Debate to focus on hometown concerns foremost for Tennesseans

Highlands debate focuses of relevant issues 

As the Highlands, Tennessee Tech University, WTVF NewsChannel5, and the Tennessee League of Women Voters prepare for the Highlands Town Hall Debate 2010 on Sept. 14 in Cookeville, a just-released statewide poll shows that rural voters are anxious to hear what the candidates for governor will do to create jobs in their hometowns and generally feel that state government has focused too much on large economic development projects at the expense of small business growth.

According to the poll, which was commissioned by the Tennessee Newspaper Network and WBIR-TV in Knoxville, 54 percent of Tennesseans believe that improving the economy and creating jobs are the most-important issues currently facing state government.

"I've just heard [the candidates] say they are going to work to keep jobs in Tennessee," Adam Young, a soil technician in Friendship in Crockett County, told The Tennessean, "but they haven't told me how. People want to know how they're going to do that."

In follow-up reporting, Heather Nackel, a resident of Linden in Perry County, told NewsChannel5 she wants the candidates to be questioned on economic issues, not hot-button social issues. "Are there going to be more jobs, are they going to do anything to help that? Just questions like that," she said.

Candidates will have the opportunity to address these hometown issues at the Highlands Town Hall Debate 2010. The debate will give focus to hometown issues facing Tennessee's rural and suburban areas, with an emphasis on economic development, education and health care.

Hosted by Tennessee Tech University in Cookeville, the debate will be broadcast from 7-8:00 p.m. central time on NewsChannel5.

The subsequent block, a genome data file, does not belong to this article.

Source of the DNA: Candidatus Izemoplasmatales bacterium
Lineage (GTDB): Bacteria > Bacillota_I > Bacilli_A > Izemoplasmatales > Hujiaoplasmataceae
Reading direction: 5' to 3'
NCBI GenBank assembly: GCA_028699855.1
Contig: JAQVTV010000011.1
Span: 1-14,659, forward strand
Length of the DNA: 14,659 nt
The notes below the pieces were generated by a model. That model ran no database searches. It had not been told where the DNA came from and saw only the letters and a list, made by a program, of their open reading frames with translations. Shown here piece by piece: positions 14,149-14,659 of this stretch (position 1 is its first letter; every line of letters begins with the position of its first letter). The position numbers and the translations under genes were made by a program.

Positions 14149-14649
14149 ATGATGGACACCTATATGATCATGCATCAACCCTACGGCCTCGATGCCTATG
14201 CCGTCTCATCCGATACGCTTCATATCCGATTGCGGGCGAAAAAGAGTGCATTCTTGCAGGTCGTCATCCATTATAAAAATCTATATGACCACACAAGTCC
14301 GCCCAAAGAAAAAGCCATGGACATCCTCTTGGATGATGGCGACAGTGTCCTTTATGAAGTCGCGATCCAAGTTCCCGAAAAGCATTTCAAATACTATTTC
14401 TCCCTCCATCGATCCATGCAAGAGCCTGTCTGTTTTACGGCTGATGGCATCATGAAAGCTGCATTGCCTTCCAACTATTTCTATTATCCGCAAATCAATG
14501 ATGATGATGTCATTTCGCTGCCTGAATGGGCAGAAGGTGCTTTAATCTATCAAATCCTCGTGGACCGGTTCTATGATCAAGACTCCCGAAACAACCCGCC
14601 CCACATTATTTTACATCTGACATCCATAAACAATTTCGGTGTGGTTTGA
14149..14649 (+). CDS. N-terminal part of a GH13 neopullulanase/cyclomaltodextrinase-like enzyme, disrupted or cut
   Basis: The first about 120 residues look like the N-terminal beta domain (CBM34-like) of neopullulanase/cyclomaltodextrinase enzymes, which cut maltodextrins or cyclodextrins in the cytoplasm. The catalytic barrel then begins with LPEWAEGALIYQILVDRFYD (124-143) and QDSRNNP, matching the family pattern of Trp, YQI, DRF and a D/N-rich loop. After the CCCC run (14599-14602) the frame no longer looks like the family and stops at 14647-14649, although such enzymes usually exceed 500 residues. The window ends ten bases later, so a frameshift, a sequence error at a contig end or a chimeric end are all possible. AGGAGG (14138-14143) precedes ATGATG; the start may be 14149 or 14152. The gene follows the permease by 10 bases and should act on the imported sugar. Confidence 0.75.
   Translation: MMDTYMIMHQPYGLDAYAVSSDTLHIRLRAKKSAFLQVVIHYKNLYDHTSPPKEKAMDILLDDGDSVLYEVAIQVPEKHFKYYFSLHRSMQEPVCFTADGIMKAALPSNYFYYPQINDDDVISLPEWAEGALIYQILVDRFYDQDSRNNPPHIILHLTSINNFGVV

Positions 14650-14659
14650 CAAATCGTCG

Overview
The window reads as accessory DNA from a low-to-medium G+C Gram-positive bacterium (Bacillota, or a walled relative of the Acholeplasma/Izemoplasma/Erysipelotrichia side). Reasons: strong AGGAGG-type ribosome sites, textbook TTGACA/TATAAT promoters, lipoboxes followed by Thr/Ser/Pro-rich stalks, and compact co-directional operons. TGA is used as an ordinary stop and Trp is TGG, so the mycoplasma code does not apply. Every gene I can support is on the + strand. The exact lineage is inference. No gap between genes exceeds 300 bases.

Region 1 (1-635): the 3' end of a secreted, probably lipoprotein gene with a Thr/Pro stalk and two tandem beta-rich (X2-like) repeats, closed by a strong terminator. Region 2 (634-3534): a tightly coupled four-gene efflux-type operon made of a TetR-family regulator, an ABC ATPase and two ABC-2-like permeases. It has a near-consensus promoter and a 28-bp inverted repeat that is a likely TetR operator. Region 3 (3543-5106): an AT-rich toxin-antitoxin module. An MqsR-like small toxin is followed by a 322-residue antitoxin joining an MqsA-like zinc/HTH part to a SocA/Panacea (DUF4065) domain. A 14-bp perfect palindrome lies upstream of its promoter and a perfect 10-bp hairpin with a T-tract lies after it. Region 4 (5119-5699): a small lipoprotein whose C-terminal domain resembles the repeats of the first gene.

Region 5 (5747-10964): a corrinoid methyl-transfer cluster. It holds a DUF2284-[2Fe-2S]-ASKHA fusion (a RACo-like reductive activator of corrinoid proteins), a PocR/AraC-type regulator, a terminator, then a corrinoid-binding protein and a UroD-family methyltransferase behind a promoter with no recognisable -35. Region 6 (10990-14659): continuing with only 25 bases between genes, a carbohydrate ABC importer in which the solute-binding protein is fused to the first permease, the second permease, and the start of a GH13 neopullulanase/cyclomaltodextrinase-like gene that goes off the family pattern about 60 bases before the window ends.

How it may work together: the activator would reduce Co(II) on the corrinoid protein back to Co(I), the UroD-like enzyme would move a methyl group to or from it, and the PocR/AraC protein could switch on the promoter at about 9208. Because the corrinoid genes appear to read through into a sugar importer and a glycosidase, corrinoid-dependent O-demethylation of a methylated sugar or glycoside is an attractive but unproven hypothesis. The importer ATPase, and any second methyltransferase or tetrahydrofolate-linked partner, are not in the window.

"Our candidates for governor should hear firsthand about the challenges facing these voters and begin to formulate plans to address those challenges," said George Halford, president/chief executive officer of the Cookeville-Putnam County Chamber of Commerce and a Highlands partner. "A one-size-fits-all approach won't work in governing Tennessee. Our rural and suburban areas require different tactics to meet their needs."

Rural Tennesseans agree. With unemployment hovering in double figures and large employers leaving small towns across the state, many are calling for an increased emphasis on aid to small businesses.

"I feel like a lot of small businesses are being overlooked," Sonny Barrett, owner of Seat's Studio in Lebanon in Wilson County, told The Tennessean. "It seems like everybody tends to go more to the bigger guy."

For the Highlands Debate, Tennesseans will have the opportunity to submit questions to the candidates for governor in writing or via YouTube videos. The candidates will also be given a chance to ask each other questions.

The Tennessee Newspaper Network poll was conducted July 19-21 by Mason-Dixon Polling and Research. Having surveyed 625 registered Tennessee voters, it has a margin of error of +/- 4 percentage points.

The Highlands is a regional public/private sector initiative between Overton, Putnam and White counties. Launched in 2006, the program has achieved several economic development successes due to unprecedented levels of collaboration and regional cooperation among community leaders.



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